The Library of Congress Lavine/Ken Burns Prize for Film is a $200,000 cash award presented annually to an independent filmmaker for post-production and finishing costs, including outreach and marketing, associated with an original, feature-length U.S. historical documentary in the tradition of Ken Burns.
A $50,000 cash prize is awarded to the runner-up and $25,000 is awarded to 3-4 finalists. Films must reflect the highest standards of historical research, balance, accuracy, and dramatic storytelling.
These funds are sorely needed by these filmmakers so that they can bring their films to a wider audience.
Interested filmmakers are invited to apply External link for the award. To be eligible for the award, films must meet the following criteria:
- The project must be a late stage documentary film with a running time of 60 minutes or more.
- The subject matter of the film must be American history.
- The applicant must have previously produced or directed at least one long-form documentary for broadcast or online distribution.
- The applicant must submit 20 minutes of a rough or fine cut AND a script of a full-length rough or fine cut at time of submission of application. (Note: Upon request, applicant will need to be able to provide a full-length rough or fine cut for review.)
- Industrial, promotional, branded content or instructional films are not eligible.
This is an annual prize that accepts late stage film submissions between late February and early June. The semi-finalists are chosen through a careful, many-tiered process that spans more than half a year.
All submissions meeting the eligibility requirement are carefully reviewed and considered, with the finalists selected by a national jury comprised of leading documentary filmmakers and historians. The winner is selected by the Librarian of Congress, Dr. Carla Hayden, in consultation with Ken Burns.
Next Generation Angels Award for Film
The Next Generation Angels Awards are an annual prize sponsored by The Better Angels Society in coordination with National History Day. The award is presented to selected middle and high school student documentary filmmakers to recognize excellence in ideologically balanced, well-researched history filmmaking in the model of Ken Burns. Each year, The Better Angels Society celebrates the student winners who are recognized as part of the Library of Congress Lavine/Ken Burns Award for Film.
Student History Documentary Film Festival
At the Student History Documentary Film Festival, the Next Generation Angels Award winners are given the opportunity to present their prize-winning films in front of a national audience of students and educators from across the country. Each film screening is followed by a Q&A session moderated by Mike Mashon, Head of the Moving Image Section at the Packard Campus of the National Audio-Visual Conservation Center of the Library of Congress.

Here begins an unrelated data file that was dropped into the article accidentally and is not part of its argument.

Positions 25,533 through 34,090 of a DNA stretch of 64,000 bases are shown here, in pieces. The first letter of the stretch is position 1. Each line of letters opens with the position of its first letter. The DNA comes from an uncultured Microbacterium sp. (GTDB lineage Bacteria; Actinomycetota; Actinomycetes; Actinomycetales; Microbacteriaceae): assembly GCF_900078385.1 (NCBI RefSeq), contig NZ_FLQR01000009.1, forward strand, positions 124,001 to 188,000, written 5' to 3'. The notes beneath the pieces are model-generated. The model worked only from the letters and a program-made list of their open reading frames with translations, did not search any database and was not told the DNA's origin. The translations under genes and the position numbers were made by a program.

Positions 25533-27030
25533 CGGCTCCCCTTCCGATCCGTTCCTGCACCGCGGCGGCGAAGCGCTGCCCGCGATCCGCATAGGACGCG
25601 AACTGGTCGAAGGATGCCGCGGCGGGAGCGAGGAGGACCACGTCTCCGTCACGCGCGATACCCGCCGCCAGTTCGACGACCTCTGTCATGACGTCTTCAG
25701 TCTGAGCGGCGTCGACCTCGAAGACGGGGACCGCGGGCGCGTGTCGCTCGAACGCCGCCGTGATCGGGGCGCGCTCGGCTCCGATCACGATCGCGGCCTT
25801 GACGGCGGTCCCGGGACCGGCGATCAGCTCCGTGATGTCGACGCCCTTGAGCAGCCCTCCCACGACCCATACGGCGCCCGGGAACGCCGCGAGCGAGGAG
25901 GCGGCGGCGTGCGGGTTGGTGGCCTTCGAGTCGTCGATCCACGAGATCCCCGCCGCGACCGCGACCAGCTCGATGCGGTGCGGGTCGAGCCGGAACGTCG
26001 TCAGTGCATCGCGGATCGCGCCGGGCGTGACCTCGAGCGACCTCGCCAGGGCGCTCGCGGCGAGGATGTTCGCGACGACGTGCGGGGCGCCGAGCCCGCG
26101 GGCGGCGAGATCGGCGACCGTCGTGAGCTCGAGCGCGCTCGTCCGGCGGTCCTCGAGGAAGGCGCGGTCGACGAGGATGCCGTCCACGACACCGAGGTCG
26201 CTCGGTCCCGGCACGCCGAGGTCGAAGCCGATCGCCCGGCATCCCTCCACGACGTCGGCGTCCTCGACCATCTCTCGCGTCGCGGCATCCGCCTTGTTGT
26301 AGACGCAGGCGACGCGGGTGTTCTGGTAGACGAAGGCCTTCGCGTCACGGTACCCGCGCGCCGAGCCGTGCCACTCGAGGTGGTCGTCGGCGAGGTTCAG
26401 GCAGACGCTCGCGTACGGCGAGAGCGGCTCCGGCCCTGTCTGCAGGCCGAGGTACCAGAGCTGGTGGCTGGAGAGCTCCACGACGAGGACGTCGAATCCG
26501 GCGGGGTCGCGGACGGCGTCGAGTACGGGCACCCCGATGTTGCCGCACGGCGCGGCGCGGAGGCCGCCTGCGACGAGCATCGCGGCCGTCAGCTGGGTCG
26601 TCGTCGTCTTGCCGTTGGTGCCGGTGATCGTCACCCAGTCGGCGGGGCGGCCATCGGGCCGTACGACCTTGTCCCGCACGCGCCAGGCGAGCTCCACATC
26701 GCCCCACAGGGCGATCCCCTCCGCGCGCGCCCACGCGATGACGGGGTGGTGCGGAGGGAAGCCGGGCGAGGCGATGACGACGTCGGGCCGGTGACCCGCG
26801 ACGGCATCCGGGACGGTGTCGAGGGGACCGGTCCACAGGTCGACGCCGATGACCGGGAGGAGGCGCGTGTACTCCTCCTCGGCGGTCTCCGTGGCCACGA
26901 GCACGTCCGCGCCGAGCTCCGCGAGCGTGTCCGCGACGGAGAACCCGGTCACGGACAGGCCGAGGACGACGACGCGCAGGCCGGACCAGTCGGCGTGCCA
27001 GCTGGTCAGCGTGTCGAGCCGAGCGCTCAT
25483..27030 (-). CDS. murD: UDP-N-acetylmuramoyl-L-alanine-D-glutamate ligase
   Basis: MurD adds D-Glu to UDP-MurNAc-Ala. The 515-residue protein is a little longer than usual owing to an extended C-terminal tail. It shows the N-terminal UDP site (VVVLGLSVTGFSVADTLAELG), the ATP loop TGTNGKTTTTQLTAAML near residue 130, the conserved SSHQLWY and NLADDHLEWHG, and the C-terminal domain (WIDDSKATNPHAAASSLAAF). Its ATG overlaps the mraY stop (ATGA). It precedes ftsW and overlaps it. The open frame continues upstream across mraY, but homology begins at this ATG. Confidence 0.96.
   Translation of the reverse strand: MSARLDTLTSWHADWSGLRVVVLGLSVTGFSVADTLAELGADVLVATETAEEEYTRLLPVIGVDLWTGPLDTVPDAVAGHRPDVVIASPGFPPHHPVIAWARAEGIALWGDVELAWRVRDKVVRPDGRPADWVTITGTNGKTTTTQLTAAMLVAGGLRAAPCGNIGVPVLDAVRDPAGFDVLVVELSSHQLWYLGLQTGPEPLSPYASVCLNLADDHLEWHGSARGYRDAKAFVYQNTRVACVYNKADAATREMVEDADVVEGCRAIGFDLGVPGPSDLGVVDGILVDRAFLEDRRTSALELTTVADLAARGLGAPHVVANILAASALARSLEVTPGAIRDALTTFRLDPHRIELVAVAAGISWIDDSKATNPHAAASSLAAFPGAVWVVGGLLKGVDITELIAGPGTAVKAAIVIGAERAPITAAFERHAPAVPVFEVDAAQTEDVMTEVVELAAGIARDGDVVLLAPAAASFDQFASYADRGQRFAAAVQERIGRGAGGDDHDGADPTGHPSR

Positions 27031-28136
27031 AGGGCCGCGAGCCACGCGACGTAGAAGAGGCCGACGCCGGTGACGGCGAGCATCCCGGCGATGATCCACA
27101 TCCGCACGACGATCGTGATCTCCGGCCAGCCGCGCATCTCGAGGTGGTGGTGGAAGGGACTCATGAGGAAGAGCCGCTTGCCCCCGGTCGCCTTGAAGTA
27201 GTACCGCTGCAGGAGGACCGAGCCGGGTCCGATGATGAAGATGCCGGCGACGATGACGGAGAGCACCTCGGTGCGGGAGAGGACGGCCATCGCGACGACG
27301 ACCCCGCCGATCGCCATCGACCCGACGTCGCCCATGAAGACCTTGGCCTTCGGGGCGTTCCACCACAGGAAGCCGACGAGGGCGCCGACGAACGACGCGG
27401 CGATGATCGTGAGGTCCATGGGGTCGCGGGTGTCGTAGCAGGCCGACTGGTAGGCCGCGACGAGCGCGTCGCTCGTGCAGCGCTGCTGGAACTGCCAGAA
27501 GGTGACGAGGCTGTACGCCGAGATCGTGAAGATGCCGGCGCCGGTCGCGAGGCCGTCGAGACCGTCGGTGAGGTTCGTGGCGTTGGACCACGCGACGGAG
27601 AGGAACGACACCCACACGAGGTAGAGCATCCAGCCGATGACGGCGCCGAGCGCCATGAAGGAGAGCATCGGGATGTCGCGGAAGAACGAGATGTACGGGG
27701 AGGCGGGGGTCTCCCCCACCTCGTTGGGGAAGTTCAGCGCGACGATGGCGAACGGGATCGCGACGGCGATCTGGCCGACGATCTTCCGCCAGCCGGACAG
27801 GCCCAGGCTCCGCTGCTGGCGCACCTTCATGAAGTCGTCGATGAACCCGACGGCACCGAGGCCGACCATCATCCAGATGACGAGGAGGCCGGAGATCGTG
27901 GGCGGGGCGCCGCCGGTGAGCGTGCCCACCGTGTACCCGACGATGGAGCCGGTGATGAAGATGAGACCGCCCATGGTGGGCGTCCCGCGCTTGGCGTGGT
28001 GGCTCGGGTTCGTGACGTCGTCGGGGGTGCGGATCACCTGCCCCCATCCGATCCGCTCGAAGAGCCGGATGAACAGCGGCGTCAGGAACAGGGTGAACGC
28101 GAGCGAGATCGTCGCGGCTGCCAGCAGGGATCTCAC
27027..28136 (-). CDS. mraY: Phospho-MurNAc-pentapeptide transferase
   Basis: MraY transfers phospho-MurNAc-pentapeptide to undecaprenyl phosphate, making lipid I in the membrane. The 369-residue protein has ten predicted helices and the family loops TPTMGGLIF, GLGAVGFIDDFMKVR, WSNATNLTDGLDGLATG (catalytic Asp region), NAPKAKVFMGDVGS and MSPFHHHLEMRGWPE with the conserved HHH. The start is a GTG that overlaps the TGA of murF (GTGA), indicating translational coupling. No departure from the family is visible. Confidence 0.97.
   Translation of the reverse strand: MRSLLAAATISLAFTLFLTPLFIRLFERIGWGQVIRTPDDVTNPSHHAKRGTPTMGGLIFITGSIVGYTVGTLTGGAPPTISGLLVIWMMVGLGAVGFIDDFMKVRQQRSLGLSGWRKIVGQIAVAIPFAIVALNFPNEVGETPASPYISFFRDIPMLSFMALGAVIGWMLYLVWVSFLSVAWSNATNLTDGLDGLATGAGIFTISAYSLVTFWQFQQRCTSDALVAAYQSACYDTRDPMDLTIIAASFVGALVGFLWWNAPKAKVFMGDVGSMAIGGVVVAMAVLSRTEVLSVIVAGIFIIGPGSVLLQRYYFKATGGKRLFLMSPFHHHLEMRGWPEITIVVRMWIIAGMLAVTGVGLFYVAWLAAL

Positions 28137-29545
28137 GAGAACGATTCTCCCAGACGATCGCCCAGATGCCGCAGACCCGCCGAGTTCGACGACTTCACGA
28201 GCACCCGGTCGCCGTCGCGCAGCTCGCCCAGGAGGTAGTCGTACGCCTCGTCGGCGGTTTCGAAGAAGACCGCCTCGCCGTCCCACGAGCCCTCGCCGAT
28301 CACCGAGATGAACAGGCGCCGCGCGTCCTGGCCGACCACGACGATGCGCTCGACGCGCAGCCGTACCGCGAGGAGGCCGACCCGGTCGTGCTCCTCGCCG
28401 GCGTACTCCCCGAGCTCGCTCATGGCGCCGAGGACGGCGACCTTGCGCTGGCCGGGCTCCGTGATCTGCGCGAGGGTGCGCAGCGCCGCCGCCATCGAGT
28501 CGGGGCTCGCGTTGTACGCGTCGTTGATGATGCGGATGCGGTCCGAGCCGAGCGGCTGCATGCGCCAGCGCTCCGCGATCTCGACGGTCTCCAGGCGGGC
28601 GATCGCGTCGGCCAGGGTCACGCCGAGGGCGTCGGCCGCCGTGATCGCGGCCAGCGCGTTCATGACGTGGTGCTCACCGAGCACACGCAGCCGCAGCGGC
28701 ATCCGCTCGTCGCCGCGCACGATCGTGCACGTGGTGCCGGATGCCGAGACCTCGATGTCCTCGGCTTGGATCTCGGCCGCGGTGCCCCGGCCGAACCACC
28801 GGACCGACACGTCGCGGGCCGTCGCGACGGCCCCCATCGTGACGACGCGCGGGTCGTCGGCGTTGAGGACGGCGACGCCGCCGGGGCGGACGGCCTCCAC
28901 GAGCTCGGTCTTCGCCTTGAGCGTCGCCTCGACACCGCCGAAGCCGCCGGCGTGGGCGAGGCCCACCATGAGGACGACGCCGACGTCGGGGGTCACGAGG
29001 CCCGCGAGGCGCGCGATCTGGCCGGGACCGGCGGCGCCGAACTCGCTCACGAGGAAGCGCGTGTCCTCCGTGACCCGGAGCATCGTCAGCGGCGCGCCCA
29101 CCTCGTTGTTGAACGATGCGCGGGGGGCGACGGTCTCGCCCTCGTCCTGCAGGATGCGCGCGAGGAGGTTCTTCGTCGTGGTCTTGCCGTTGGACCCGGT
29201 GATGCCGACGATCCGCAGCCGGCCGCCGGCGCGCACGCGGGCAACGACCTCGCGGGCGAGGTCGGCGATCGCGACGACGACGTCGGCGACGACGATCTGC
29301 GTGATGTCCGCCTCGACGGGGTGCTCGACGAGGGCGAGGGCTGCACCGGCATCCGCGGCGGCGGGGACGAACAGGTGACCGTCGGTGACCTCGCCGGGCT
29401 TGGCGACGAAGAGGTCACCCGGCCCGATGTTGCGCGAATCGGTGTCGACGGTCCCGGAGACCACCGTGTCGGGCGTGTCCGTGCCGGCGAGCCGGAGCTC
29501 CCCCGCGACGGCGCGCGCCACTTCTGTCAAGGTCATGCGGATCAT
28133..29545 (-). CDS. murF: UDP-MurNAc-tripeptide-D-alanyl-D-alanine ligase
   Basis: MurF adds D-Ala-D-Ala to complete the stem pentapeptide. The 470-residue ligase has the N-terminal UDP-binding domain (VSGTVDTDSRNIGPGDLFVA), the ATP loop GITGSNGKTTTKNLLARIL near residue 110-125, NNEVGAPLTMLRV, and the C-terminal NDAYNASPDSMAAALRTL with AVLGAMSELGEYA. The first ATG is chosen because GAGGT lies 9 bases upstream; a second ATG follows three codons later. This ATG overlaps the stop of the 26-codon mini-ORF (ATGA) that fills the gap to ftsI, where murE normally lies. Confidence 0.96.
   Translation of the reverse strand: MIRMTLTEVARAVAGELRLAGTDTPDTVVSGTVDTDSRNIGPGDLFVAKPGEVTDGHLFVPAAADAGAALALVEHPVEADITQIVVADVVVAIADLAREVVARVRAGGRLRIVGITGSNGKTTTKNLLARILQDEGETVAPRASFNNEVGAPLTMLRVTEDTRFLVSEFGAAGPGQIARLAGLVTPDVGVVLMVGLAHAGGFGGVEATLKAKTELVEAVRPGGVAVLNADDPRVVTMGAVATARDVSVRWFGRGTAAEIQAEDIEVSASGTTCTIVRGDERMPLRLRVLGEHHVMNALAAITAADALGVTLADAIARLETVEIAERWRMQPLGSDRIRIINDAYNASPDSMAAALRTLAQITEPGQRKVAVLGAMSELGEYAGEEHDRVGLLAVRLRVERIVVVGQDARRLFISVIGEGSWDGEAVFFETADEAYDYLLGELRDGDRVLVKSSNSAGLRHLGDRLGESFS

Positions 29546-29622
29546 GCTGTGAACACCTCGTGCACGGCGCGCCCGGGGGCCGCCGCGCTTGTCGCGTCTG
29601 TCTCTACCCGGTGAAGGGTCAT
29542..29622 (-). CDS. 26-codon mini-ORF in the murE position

This event gives educators an opportunity to let their students learn first-hand how other students made high-quality historical documentaries and how documentary filmmaking can be a fun, engaging and active learning tool to enrich their understanding of American history. Students get the chance to ask questions of the prizewinners to understand their interests in documentary filmmaking and their creative process, ensuring that everyone participating gets a deeper appreciation of how important this art form is to education.
“Students Teach the Teachers” Research Orientation and Copyright Ceremony
At this event, the Next Generation Angels Award winners are presented with official copyrights for their prize-winning films by George Thuronyi, the Deputy Director of Public Information and Education at the U.S. Copyright Office of the Library of Congress. This cements these students’ status as burgeoning filmmakers by ensuring that their films will be accessible for decades to come, as well as ensuring their own place in history in our nation’s premier historical archive.
This event, open to a public audience of students and educators, offers teachers and students an opportunity to flip the teacher/student paradigm with the students leading the panel, discussing their research process and answering questions before an online audience of social studies and history teachers. Designed to be yet another empowering opportunity for these students, they offer their own anecdotal commentary in order to teach the educators how to guide their students effectively to learn research skills. Lee Ann Potter, Chief of Professional Learning & Outreach Initiatives at the Library of Congress also explains how students in historical documentary filmmaking can use the Library’s digital archives.